I remember my parents reading “I Kissed Dating Goodbye” by Joshua Harris when it first came out in 1997 — and to this day it still sits on their bookshelf. My older sisters read it. I read it, too.
Like many conservative Christian families, we, at least initially, agreed with much of what was in the book, and it was my parents’ goal that my sisters and I would follow some sort of road between casual dating and Harris’ courtship model.
Now, 21 years later, Harris is publicly apologizing for the book. He says,
While I stand by my book’s call to sincerely love others, my thinking has changed significantly in the past twenty years. I no longer agree with its central idea that dating should be avoided.
In his statement, Harris highlights a few flaws he sees in his book and how it’s confused people, hurt people and held back some in fear. In light of those concerns, his publisher supports his desire to discontinue the book’s publication, so future copies will not be printed.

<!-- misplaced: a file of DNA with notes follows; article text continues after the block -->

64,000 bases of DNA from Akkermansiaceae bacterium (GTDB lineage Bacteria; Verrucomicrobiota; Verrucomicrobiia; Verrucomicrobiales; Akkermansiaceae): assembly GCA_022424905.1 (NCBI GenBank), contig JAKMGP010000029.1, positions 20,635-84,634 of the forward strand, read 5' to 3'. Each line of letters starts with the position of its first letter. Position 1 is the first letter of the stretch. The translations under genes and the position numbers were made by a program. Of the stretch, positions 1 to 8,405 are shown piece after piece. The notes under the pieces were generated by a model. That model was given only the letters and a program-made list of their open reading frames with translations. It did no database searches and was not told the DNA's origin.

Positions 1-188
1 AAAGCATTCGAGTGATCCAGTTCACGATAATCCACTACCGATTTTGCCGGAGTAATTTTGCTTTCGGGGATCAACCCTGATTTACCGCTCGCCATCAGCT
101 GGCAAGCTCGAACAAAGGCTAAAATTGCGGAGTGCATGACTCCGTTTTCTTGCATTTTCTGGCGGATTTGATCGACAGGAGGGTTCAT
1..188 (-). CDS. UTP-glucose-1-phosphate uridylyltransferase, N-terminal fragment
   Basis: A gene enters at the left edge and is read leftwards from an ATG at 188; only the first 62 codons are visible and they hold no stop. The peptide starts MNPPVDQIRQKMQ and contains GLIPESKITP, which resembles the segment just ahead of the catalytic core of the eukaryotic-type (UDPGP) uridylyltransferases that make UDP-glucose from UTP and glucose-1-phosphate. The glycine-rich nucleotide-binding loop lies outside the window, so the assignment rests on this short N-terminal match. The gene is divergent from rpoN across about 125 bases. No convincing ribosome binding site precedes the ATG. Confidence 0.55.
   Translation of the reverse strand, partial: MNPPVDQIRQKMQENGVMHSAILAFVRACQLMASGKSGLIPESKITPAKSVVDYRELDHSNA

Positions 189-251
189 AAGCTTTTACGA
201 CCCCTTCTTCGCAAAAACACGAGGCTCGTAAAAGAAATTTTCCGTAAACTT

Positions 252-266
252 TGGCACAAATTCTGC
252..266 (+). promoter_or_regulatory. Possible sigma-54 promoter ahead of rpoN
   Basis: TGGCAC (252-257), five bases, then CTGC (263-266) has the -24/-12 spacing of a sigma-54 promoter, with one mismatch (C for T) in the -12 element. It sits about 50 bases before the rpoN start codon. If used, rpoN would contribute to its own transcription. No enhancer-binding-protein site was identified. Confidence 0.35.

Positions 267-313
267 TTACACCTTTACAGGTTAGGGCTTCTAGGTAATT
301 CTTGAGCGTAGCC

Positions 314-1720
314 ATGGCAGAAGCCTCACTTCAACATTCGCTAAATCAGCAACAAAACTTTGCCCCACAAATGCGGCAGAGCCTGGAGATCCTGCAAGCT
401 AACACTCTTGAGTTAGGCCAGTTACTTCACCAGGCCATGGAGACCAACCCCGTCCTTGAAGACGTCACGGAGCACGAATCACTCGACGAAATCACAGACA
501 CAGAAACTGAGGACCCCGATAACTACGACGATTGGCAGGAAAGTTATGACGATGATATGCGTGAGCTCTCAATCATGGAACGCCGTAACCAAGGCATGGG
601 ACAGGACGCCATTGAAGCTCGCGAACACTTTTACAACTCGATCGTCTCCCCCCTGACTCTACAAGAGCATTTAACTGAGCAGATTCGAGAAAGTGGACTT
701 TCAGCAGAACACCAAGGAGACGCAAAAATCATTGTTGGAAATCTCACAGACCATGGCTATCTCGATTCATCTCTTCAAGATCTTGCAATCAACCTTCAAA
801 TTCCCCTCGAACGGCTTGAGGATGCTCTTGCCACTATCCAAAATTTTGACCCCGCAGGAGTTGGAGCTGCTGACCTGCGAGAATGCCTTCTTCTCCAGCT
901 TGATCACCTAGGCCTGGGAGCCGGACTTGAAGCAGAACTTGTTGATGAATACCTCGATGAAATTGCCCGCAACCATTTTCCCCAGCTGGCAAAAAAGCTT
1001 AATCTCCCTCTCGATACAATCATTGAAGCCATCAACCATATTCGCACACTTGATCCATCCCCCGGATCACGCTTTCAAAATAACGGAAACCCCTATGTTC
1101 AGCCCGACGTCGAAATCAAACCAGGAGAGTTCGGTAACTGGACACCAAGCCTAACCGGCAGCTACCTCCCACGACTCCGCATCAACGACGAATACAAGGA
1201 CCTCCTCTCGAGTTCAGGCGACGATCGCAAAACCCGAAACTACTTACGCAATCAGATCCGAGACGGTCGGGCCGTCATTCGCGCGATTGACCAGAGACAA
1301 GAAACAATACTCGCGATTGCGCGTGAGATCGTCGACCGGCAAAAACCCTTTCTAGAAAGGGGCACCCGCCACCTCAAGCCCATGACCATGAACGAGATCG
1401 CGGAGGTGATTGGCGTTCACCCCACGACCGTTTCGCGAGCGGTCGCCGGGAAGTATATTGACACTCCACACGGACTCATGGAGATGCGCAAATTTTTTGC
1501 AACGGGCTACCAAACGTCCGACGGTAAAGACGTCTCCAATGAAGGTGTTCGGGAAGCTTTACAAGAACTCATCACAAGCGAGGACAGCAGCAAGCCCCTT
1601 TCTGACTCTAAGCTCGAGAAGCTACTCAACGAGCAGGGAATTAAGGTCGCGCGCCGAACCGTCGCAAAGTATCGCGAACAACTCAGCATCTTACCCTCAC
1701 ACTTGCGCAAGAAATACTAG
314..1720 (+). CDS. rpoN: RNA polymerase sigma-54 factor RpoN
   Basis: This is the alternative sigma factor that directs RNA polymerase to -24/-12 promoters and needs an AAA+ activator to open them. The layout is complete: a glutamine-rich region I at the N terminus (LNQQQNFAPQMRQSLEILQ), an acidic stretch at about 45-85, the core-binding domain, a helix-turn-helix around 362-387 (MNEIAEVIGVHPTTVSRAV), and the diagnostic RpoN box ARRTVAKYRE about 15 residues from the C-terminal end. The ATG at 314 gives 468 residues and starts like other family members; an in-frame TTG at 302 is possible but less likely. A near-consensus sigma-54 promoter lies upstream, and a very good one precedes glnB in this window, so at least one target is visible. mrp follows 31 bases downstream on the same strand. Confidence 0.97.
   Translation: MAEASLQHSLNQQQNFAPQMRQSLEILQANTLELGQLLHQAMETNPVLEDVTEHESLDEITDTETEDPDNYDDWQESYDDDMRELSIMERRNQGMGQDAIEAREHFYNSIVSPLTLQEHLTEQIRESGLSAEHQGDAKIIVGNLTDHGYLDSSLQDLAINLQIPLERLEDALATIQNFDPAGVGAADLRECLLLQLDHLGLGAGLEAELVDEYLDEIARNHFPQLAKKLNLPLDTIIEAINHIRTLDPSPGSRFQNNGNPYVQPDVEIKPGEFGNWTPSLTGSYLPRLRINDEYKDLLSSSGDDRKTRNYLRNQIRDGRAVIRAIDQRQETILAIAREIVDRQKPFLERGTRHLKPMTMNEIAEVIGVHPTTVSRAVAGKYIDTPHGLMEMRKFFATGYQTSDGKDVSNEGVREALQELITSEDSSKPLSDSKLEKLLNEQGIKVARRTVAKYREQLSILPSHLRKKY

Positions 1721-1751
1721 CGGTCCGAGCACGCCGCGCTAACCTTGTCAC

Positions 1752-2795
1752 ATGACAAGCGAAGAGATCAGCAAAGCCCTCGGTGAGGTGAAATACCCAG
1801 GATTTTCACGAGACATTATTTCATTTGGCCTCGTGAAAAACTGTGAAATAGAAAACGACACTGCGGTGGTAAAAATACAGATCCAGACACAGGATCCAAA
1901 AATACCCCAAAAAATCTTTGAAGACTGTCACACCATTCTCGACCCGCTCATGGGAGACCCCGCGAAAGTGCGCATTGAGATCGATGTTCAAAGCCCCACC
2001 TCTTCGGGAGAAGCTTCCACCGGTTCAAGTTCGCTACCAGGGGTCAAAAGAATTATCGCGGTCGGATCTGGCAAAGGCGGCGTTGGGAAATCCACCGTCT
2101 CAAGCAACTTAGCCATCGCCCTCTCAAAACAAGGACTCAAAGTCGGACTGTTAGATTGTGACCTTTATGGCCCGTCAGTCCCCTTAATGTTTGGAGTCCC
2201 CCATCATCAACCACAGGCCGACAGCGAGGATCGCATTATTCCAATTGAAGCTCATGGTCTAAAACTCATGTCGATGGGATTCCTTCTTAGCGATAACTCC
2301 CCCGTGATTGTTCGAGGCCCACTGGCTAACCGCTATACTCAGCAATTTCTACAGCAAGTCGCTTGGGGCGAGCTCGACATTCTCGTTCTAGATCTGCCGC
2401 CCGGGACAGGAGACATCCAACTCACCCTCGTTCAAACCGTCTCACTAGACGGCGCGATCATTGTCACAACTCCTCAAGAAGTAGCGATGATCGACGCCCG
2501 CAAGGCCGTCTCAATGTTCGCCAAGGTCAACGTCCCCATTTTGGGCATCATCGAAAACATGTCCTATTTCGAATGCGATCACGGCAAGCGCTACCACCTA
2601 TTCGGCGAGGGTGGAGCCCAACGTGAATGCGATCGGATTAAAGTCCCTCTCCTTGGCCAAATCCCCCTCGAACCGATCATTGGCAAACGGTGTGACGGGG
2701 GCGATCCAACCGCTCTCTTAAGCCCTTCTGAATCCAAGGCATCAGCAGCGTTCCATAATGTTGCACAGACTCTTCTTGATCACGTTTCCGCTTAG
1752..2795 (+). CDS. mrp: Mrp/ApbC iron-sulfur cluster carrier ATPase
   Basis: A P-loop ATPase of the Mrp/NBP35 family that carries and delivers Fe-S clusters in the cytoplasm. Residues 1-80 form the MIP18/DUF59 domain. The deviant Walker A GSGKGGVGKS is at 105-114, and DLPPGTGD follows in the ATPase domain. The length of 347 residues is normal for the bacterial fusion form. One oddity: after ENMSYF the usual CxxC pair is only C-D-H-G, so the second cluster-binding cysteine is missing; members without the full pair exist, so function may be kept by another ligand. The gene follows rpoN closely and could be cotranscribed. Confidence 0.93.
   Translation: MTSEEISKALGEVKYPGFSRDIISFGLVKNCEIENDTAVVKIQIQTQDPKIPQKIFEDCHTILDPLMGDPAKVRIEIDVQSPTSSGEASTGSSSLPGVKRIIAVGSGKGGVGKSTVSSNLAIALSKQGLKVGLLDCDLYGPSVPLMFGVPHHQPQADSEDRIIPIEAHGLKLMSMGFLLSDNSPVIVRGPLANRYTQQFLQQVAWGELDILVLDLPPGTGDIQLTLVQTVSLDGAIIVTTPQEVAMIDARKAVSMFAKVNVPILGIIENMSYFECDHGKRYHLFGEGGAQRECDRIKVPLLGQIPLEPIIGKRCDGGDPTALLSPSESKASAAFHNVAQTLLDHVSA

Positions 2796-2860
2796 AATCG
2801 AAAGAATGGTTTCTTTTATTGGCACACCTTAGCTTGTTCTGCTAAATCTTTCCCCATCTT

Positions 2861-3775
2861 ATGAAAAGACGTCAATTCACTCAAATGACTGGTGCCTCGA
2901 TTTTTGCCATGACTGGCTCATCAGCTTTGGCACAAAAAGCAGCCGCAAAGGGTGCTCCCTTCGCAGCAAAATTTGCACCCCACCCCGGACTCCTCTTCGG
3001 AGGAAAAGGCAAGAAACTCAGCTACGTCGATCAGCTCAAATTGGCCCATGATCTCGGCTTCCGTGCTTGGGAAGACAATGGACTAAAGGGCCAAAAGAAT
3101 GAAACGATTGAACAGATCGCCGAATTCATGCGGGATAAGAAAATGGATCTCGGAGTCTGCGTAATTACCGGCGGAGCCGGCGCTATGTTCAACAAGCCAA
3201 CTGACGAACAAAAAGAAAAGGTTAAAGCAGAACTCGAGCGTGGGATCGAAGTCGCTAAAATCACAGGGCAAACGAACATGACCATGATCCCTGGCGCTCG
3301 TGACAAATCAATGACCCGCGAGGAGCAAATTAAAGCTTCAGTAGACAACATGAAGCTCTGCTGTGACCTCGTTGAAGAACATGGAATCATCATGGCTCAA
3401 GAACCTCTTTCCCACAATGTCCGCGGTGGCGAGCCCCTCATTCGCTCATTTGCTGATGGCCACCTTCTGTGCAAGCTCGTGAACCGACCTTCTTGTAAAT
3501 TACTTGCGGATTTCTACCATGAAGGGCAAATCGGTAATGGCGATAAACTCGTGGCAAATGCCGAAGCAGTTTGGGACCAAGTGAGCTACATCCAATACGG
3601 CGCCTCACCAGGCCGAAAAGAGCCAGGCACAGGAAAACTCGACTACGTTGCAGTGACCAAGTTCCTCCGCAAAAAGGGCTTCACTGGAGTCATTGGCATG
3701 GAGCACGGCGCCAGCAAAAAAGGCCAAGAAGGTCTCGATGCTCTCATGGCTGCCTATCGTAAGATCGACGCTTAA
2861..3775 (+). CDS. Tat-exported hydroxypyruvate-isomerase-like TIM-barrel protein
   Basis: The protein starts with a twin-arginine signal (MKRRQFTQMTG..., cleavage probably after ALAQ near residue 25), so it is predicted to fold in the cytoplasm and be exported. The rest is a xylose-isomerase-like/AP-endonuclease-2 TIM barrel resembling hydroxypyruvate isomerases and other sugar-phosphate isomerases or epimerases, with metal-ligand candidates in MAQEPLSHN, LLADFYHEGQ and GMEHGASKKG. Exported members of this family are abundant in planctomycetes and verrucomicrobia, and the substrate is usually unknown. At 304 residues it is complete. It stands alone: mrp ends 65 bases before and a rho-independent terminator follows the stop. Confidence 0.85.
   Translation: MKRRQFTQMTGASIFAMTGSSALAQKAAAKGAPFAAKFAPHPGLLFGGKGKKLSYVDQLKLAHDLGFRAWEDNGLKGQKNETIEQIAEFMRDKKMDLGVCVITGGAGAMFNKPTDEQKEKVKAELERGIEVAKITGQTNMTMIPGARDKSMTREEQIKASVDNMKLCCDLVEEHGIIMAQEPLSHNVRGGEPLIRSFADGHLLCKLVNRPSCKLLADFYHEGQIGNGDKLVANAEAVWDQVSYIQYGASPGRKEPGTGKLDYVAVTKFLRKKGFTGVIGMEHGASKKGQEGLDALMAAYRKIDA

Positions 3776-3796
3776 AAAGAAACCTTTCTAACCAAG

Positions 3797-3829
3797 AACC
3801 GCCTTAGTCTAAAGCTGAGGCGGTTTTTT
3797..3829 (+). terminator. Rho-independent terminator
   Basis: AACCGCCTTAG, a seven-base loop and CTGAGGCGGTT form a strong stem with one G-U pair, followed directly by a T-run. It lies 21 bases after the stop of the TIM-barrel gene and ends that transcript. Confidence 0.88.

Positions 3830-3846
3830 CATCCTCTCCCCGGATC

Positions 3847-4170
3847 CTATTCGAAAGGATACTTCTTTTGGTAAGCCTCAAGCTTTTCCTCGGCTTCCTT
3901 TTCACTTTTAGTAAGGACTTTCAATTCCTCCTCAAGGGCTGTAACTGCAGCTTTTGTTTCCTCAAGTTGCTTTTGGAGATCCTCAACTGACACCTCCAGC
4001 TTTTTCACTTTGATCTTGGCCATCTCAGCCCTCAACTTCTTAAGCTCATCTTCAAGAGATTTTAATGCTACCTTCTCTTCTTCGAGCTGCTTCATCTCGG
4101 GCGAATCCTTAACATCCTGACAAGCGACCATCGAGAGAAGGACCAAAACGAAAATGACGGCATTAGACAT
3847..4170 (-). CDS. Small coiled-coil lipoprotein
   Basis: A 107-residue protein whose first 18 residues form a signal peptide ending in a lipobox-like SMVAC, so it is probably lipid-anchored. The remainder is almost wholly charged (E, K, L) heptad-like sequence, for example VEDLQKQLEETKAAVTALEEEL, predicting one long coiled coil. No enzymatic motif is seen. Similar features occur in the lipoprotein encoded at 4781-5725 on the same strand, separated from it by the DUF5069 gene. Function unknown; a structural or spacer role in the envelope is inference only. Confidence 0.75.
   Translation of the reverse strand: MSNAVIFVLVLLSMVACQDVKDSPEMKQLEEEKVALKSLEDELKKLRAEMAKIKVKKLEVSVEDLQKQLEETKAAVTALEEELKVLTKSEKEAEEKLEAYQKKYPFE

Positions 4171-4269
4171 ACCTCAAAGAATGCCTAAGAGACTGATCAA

While “I Kissed Dating Goodbye” did influence the Christian dating culture, we of course can’t blame the full complex reality we’re living in on this one book. Whether it’s social media, the hook-up culture, or church pressure, modern dating is complex and difficult. In the e-book “Books That Changed My Mind,” which further explains his reflections, Harris says,
Regardless of how my book has affected the way a subgroup of Christians approached relationships, there are massive sociological and technological shifts taking place and making modern romance complex. In other words, the rise of singleness and the delay of marriage has not been caused by my book!
But he also notes that “these realities are uniquely challenging for Christians who are seeking to live by a Christian sexual ethic.” Due to these unique challenges, he realizes “how frustrating the ideas of my book could be for those who want to actively pursue and get to know other Christian singles.”
Two years ago, he began re-evaluating the book, asking people how it affected them. He acknowledges the hurt it has caused some, and apologizes for that. He also recognizes that there are some people who have benefited from it, for which he’s thankful.
More of his journey and change of heart will be explained in a documentary slated to release next month.
Where do you land? Have you found “I Kissed Dating Goodbye” to be harmful or helpful? Frustrating or encouraging?